manual J load calcs - ICF geothermal passive solar

I have a few questions for those in the trade:
1: Does the current Manual J 8th edition include considerations, calculations, and/or values for the infiltration tightness of an ICF building envelope? Does it utilize both u-factor and shgc for windows?
If so, can it be adjusted to address passive solar gain for structures designed with proper southern orientation and overhangs?
The windows and doors for the home have Energy star rated u-factor and shgc, but the shgc is being spec'd high for thermal gain in the winter, with the windows shaded by building overhangs in the summer ( northern climate zone).
I only received one of several bids requested so far, and the contractor said he did the load calculations per manual J. But he sort of tap-danced around specific questions about the calculations, and the unit size/btu rating seems to me to fit a "sq.ftg./8" sizing, as opposed to an accurate calculation based on r-22 ICF walls and r-40 ceilings combined with geothermal and radiant/gyp. floors.
2. I've identified the WaterFurnace brand gshp's as the most efficient, and have requested the bids accordingly. This contractor spec'd a Synergy3 unit with radiant /forced air htg/ac with a 15kw boiler. When I asked him about why the Synergy instead of a reversible EW unit, he said forced that water coil ac air-handlers were hard to find and the boiler was for backup. I'm not sure how the boiler is backup, since its an all electric home.........
I'm hoping that the other contractors bidding will be more specific/ forthcoming with information on how they arrived at their specs, but in the meantime,
Can those with experience of combining geothermal / radiant / ac / ERV comment on their approach and equipment choices?
Thanks in advance.
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Yep, I have a comment...Do your own fucking homework.
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the answers.....................For Free! Then you can get you and your buddy to do it on the side over a case or two of beer. Hit the road. Bubba
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Actually, I'm a homeowner who's trying to find a contractor that knows his ass form a hole in the ground.
I'm not asking for the calcs themselves, just trying to find out if the manual J method has enough information to allow a HVAC contractor to determine load values for a house constructed using modern technology materials, passive solar, etc. or if I'm going to have to pay an energy consultant to spec those loads.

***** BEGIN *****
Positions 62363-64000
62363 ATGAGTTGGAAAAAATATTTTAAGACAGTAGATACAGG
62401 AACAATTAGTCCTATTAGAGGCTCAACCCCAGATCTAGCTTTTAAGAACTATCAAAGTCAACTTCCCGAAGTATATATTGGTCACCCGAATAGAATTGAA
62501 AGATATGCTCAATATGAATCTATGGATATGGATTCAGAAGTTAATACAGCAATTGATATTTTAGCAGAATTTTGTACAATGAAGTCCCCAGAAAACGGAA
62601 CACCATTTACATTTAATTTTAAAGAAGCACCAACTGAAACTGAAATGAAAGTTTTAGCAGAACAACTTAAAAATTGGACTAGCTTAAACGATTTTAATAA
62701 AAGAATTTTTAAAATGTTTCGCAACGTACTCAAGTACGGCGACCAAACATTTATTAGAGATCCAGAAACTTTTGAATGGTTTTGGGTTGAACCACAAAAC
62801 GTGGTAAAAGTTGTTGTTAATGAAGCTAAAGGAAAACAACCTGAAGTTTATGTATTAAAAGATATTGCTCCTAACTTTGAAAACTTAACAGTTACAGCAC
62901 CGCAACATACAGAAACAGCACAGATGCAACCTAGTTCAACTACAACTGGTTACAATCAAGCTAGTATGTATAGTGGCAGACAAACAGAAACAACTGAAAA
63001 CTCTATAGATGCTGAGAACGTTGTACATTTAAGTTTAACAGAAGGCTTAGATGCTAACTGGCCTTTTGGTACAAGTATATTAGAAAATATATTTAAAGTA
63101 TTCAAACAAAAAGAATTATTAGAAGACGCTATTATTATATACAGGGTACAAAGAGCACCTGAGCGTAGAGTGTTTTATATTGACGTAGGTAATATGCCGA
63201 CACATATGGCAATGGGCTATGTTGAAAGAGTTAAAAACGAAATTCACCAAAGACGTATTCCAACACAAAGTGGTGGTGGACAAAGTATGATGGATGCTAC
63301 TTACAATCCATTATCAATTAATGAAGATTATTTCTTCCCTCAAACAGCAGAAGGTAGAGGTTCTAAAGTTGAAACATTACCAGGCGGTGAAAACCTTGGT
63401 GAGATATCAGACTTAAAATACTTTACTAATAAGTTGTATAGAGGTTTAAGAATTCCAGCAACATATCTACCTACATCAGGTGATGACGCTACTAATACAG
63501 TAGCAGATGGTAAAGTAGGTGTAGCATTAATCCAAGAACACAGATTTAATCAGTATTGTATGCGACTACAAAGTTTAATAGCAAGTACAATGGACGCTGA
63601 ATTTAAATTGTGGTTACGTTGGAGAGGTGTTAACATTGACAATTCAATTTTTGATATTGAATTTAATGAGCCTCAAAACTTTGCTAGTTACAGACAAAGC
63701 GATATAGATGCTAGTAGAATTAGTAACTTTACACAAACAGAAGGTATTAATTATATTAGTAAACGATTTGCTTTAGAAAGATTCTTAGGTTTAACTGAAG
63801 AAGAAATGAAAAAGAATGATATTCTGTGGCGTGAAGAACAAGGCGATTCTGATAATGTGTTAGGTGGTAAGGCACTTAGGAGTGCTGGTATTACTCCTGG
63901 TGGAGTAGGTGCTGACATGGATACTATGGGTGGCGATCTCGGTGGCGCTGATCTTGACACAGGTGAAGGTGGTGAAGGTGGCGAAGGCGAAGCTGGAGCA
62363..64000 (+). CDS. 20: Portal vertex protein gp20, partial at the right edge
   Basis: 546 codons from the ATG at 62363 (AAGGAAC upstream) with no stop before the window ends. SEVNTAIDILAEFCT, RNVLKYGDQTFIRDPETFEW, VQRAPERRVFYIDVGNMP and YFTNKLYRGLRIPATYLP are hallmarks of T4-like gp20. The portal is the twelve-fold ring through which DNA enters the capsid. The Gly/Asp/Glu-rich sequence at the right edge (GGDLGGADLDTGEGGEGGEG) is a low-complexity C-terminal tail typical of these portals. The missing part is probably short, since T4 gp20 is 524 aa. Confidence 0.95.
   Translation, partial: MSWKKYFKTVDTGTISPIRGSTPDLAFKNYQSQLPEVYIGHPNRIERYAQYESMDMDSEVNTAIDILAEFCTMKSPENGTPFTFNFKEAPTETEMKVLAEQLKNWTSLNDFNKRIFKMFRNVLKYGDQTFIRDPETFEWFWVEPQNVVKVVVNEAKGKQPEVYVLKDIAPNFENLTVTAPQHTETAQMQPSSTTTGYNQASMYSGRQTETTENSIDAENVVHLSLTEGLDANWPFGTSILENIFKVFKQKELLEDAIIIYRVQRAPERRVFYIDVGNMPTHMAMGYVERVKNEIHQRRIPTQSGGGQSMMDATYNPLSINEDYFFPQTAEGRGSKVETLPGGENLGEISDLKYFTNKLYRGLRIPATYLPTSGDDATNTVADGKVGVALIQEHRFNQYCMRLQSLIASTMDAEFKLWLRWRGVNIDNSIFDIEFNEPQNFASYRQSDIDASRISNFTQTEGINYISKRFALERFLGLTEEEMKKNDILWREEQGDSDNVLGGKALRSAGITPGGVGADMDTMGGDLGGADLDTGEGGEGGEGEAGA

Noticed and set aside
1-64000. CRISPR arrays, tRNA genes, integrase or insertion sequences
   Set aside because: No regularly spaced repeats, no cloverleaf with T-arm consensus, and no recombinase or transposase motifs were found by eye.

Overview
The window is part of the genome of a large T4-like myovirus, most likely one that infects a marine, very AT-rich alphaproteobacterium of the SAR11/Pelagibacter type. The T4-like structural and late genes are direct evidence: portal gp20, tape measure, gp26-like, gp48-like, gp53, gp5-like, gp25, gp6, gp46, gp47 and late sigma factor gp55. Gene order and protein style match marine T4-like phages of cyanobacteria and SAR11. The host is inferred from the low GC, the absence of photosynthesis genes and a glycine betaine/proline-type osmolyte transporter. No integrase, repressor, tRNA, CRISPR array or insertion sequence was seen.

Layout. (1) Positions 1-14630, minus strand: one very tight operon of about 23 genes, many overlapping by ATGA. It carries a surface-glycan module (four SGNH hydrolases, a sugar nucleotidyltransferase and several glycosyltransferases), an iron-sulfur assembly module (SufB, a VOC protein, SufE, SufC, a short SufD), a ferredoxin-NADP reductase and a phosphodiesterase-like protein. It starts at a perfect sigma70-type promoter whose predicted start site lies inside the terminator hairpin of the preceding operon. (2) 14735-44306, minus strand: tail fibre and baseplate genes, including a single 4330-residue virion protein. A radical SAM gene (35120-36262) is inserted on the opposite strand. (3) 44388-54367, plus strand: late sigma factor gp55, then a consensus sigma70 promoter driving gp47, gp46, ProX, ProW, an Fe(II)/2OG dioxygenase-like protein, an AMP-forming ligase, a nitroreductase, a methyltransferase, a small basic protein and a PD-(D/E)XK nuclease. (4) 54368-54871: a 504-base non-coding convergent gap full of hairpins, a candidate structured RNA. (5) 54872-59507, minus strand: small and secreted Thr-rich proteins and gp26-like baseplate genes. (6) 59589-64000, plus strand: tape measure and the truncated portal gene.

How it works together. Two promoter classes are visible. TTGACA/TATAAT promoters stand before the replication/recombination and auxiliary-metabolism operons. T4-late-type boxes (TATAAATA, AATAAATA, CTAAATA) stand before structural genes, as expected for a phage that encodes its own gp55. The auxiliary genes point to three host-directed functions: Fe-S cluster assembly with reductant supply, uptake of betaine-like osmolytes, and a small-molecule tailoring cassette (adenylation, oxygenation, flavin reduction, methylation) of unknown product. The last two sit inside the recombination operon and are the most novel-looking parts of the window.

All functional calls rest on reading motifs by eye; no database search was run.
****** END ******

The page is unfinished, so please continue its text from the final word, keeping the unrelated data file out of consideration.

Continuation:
From your debasing answer, I'd guess you're a guy who works a wrench with his butt crack showing, rather than one who uses a laptop and his mind.
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.........and you're a whinning homemoaner who didnt get what he wanted for free. Guess what, slim? I know how to use Manual J ..........7th edition, ..even that data clogged POS 8th edition. Guess what else, slim? You DONT! Sucks to be as stupid as you, eh? Now get you debasing nose out of my butt crack. Open your wallet you skin flint. "Pay the man". Bubba

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Let me add that this will be a contracted system with a budgeted number over 25k, in Ohio, where installation of a conventional, high-quality forced-air system goes approx. 8-10k.
In the questions below, I'm trying to determine if manual J alone works for the type of home being built, and if some contractors who have experience actually installing this type of system can comment on their preferences of general equipment types - not specific brands or model - to aid us in evaluating the bids we receive.

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Ohh! Eww! Eww! $25,000! Wow! Get a grip buddie. $25,000. Whoopie ting. I turned down a $28,000 job two weeks ago. Id estimate that Id probably charge someone like you over $100,000 for your job. You know.....asshole fee and all. Bubba

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You can have 3 mechanical engineers figure the calculations and have 3 different answers. You really need do some searching and find someone who can help you, start with the manufacturer's of the equipment you want installed, they should be able to point you in the right direction.
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